Sometimes, we don’t know what we’ve got until we see the big picture.
Growing up, my family would celebrate Christmas gift-giving in a unique way. You see, Santa had a habit of using certain presents as a hint, rather than being presents in and of themselves. His intention was to keep us guessing with a mundane item, giving us something to hint at the future without necessarily giving it away.
One year, I got a huge sleeve of AAA batteries. Well, that’s not much of a present.
What a rip-off!
A couple of presents later, in a box Santa had cleverly hidden near the base of the Christmas tree, I opened my green Game Boy Pocket, which used AAA batteries! Good one, Santa!
Another year, my sister followed Santa’s example, giving me an empty toploader and plastic sleeve as part of my stocking gifts, which we open first. Obviously, that wasn’t the present, but rather, an envelope with four Arid Mesas waited for me at the end of the gift exchange.
Of course! This last year, my mother gave my dad a display that spelled one of his favorite phrases, but one letter at a time, each individually wrapped in separate boxes that were opened throughout our yearly exchange. It wasn’t until there were only a couple of letters left that he knew what she was giving him, and that made it all the more fun. Anticipation is a key part of both giving gifts and receiving them; seeing that reaction when the pieces come together is worth waiting for.
Magic has a funny way of following a similar pattern: sometimes, cards that we can’t find a home for might just have a part to play. We just may not see the other pieces yet.
There’ll be plenty of time to talk about Aether Revolt and the huge impact its best cards will have on Standard. However, I’d like to talk about the cards in both sets from that oldest Standard-legal block that have the highest potential going into the new set. We know about Sylvan Advocate; Ulamog, the Ceaseless Hunger; and Kalitas, Traitor of Ghet. What else from Battle for Zendikar block might spring up after when we open our belated holiday present in a few weeks?
First, let’s start with two colorless-matters lands.
One of these lands has seen tons of play, while the other has been relegated to the back of your binder since its printing in Oath of the Gatewatch. Oops, gave it away.
Kaladesh and, presumably, Aether Revolt have a heavy artifact theme. As currently seen, artifacts are colorless creatures and spells, so these kinds of effects can impact either. Although they’d be in very different lists, each has the potential to explore some new space now that Aether Revolt is on its way.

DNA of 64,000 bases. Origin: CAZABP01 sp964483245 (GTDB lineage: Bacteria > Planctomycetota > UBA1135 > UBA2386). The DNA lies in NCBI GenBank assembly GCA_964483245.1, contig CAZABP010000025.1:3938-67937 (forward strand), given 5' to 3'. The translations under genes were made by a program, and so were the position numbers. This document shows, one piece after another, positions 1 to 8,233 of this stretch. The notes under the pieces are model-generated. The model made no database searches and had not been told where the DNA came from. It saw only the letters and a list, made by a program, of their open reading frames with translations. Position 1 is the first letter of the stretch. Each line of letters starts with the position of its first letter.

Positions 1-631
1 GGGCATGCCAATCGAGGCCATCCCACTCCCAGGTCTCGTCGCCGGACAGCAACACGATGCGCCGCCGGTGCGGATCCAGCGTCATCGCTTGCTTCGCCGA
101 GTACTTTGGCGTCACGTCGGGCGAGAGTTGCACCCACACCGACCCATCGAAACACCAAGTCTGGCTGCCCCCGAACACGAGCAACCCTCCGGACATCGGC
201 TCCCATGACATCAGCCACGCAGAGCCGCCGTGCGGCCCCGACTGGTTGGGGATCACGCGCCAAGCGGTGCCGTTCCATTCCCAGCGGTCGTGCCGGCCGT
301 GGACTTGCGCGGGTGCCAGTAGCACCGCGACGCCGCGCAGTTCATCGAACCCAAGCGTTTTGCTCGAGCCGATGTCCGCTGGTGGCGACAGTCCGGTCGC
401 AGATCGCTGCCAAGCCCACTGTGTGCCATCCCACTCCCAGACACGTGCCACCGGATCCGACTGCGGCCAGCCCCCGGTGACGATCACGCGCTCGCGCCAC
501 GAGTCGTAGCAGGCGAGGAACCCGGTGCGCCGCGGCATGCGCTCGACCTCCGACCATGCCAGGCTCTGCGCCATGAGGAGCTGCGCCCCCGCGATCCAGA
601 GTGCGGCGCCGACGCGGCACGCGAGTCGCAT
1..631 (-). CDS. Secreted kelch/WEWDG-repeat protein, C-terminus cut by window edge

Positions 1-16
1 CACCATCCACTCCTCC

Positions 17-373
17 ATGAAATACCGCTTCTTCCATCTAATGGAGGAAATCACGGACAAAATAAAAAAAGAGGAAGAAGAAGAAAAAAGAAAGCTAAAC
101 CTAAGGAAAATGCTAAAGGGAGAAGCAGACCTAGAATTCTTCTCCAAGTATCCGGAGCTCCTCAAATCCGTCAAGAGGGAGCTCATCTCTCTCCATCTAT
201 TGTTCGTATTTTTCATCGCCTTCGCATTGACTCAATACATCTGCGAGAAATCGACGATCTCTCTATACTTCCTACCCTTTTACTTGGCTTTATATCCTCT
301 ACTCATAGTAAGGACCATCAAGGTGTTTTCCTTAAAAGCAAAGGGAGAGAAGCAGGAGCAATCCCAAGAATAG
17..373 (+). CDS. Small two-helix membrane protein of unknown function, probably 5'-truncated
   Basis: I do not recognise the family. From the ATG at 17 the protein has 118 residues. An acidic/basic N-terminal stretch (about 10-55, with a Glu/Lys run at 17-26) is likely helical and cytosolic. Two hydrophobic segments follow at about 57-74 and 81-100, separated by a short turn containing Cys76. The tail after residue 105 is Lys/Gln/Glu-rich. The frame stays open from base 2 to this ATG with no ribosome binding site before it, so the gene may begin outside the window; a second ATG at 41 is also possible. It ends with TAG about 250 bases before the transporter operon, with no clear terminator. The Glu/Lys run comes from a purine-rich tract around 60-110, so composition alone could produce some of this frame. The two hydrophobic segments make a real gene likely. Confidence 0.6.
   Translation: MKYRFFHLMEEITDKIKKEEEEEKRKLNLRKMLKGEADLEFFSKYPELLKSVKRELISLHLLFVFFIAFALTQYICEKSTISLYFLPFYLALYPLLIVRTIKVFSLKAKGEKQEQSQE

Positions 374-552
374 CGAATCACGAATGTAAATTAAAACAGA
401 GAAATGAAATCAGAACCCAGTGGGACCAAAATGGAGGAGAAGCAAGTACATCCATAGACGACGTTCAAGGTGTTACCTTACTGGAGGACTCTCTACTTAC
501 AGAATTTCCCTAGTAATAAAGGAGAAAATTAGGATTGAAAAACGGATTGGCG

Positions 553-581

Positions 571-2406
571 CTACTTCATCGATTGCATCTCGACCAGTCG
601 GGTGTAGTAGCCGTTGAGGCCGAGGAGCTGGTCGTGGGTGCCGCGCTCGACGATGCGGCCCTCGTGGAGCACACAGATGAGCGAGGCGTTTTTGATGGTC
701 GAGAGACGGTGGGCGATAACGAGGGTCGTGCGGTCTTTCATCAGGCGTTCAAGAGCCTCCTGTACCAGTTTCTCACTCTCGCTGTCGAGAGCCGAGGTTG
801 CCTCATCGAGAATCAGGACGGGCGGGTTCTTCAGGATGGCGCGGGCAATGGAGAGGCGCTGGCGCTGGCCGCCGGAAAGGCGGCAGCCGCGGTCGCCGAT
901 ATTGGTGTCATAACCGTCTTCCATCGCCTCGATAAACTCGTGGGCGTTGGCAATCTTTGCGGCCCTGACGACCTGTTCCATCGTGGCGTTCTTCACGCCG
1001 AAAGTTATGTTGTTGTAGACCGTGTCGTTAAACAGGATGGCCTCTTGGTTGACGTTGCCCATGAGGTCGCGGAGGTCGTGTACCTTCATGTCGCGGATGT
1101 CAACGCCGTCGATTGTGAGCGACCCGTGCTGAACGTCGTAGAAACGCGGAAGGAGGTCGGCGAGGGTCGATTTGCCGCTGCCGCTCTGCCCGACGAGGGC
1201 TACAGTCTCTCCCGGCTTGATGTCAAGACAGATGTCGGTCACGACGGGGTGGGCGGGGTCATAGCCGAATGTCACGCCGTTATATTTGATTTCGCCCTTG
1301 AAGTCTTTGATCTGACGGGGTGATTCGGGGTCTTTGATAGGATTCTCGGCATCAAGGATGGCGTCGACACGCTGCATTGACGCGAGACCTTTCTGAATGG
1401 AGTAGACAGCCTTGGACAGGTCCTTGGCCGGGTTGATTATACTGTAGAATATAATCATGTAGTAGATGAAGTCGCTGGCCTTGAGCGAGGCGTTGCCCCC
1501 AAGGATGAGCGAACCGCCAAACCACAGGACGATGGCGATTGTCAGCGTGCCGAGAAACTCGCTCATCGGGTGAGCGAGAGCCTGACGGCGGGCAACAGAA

As it is, I feel like a Ruins of Oran-Rief deck is close. I like the idea of a turn 2 Bomat Courier (or any after that) having an additional power, and there are many cards already that would love to have this bonus, from Scrapheap Scrounger to Electrostatic Pummeler to Reality Smasher. The colorless-only mana can be made to not matter; it’s entering the battlefield tapped that has me the most skeptical. Still, this card’s already near the floor, and the ceiling for a fun, aggressive, +1/+1-counters-matters deck is there.
Shrine of the Forsaken Gods’s power is solely dependent on the efficiency of one’s ramp and the target that player is aiming for. No one cares if you have a pain-free Ancient Tomb if the colorless spells you can cast aren’t great or if the ramp to get you seven lands is inconsistent. Still, we could live in a world where Skysovereign, Consul Flagship isn’t the biggest bird in the sky, and some mightier Vehicle, even one that may not otherwise be very interesting, could come into reach with this new set.
Speaking of artifacts, Aether Revolt gives us another chance at one of their hallmark subtypes: Equipment.
If you’re like me, you were pumped up to see Stone Haven Outfitter spoiled. An aggressive white creature that pumps itself from being equipped, while also pumping and insuring other equipped creatures. Pretty rad, right? Short of reprinting a Sword of Feast and Famine or its ilk, though, it would still have to be a powerful Equipment to make this creature playable. I experimented with Captain’s Claws in a R/W Equipment deck but always found the removal plan coming up short, and ultimately I shelved the deck a few times too many to pull it out again. While Kaladesh leaned towards the Vehicle novelty, there’s still a chance for a bang-up piece of Equipment to bring this Kor to the fore.